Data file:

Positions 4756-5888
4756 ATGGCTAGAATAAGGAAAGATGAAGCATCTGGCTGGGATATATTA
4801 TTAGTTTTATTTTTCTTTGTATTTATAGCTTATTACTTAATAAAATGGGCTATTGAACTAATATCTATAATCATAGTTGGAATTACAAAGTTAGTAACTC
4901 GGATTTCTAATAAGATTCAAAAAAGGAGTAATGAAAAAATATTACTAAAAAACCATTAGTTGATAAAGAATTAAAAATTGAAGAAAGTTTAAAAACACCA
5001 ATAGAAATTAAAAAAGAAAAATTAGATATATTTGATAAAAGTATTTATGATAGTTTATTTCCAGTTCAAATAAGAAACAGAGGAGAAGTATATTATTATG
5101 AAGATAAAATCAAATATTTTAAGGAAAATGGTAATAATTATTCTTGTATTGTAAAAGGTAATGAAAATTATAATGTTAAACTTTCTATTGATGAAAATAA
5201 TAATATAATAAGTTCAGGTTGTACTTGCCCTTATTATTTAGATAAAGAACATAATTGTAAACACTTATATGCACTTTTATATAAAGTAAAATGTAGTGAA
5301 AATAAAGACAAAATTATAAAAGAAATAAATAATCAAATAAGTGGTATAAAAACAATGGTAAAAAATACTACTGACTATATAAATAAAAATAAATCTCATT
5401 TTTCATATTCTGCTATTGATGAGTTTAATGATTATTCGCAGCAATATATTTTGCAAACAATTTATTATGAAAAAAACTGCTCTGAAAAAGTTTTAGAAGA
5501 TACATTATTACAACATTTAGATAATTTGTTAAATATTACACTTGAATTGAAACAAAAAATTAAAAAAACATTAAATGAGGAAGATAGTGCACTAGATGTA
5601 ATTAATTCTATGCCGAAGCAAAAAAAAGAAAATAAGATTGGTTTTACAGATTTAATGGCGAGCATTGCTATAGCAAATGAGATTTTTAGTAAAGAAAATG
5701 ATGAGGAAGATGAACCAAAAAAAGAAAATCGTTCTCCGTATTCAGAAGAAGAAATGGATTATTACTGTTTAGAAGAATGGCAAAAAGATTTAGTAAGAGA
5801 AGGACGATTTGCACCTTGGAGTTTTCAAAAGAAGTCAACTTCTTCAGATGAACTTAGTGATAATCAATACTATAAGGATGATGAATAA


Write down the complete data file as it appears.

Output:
Positions 4756-5888
4756 ATGGCTAGAATAAGGAAAGATGAAGCATCTGGCTGGGATATATTA
4801 TTAGTTTTATTTTTCTTTGTATTTATAGCTTATTACTTAATAAAATGGGCTATTGAACTAATATCTATAATCATAGTTGGAATTACAAAGTTAGTAACTC
4901 GGATTTCTAATAAGATTCAAAAAAGGAGTAATGAAAAAATATTACTAAAAAACCATTAGTTGATAAAGAATTAAAAATTGAAGAAAGTTTAAAAACACCA
5001 ATAGAAATTAAAAAAGAAAAATTAGATATATTTGATAAAAGTATTTATGATAGTTTATTTCCAGTTCAAATAAGAAACAGAGGAGAAGTATATTATTATG
5101 AAGATAAAATCAAATATTTTAAGGAAAATGGTAATAATTATTCTTGTATTGTAAAAGGTAATGAAAATTATAATGTTAAACTTTCTATTGATGAAAATAA
5201 TAATATAATAAGTTCAGGTTGTACTTGCCCTTATTATTTAGATAAAGAACATAATTGTAAACACTTATATGCACTTTTATATAAAGTAAAATGTAGTGAA
5301 AATAAAGACAAAATTATAAAAGAAATAAATAATCAAATAAGTGGTATAAAAACAATGGTAAAAAATACTACTGACTATATAAATAAAAATAAATCTCATT
5401 TTTCATATTCTGCTATTGATGAGTTTAATGATTATTCGCAGCAATATATTTTGCAAACAATTTATTATGAAAAAAACTGCTCTGAAAAAGTTTTAGAAGA
5501 TACATTATTACAACATTTAGATAATTTGTTAAATATTACACTTGAATTGAAACAAAAAATTAAAAAAACATTAAATGAGGAAGATAGTGCACTAGATGTA
5601 ATTAATTCTATGCCGAAGCAAAAAAAAGAAAATAAGATTGGTTTTACAGATTTAATGGCGAGCATTGCTATAGCAAATGAGATTTTTAGTAAAGAAAATG
5701 ATGAGGAAGATGAACCAAAAAAAGAAAATCGTTCTCCGTATTCAGAAGAAGAAATGGATTATTACTGTTTAGAAGAATGGCAAAAAGATTTAGTAAGAGA
5801 AGGACGATTTGCACCTTGGAGTTTTCAAAAGAAGTCAACTTCTTCAGATGAACTTAGTGATAATCAATACTATAAGGATGATGAATAA